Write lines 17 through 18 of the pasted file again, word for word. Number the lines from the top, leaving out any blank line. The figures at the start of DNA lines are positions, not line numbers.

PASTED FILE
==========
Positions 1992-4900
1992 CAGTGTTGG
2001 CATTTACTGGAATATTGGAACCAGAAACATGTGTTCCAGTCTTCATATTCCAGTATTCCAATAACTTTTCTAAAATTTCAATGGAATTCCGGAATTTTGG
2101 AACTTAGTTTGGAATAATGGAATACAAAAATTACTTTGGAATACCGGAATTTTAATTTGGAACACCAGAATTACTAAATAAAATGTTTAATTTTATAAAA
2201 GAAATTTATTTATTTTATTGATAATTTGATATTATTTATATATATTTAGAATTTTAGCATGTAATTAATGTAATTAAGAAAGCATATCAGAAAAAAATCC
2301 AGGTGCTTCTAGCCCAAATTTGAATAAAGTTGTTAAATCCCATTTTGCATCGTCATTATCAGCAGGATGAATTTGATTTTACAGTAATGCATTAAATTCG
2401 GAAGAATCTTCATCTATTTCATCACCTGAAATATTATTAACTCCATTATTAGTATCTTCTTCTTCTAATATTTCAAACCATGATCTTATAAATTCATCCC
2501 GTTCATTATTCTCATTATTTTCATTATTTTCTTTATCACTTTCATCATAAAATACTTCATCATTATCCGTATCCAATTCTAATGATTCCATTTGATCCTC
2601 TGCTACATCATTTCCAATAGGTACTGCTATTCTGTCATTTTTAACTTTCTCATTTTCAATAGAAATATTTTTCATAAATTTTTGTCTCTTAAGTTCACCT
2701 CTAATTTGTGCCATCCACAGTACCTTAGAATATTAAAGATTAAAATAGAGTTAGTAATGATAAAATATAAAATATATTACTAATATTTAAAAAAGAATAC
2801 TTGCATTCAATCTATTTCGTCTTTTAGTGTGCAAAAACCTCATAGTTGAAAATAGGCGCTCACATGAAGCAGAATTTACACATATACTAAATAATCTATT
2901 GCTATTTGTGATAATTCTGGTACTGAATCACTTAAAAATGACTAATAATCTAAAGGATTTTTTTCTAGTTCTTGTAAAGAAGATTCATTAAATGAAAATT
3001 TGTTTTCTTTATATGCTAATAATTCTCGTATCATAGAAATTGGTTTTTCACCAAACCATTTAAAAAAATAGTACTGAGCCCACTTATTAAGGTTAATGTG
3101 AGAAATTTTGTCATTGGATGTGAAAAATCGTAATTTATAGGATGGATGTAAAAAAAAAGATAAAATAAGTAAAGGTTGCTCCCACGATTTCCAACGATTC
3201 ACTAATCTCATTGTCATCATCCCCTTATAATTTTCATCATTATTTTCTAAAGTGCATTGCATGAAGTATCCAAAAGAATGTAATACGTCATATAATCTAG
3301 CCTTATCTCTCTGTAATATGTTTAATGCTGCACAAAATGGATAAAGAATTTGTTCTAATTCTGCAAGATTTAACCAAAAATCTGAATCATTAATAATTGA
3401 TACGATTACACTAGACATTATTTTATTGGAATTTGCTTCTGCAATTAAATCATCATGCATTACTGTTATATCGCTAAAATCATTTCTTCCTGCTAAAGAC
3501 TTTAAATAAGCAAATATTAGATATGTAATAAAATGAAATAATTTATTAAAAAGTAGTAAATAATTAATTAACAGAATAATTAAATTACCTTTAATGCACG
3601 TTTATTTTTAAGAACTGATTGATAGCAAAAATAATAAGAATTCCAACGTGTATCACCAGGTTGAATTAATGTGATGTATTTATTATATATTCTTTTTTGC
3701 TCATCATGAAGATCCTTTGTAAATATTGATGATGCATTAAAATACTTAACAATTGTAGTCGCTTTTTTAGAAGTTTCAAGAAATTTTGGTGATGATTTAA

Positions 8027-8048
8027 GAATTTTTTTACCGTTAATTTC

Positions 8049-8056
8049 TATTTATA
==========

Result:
3401 TACGATTACACTAGACATTATTTTATTGGAATTTGCTTCTGCAATTAAATCATCATGCATTACTGTTATATCGCTAAAATCATTTCTTCCTGCTAAAGAC
3501 TTTAAATAAGCAAATATTAGATATGTAATAAAATGAAATAATTTATTAAAAAGTAGTAAATAATTAATTAACAGAATAATTAAATTACCTTTAATGCACG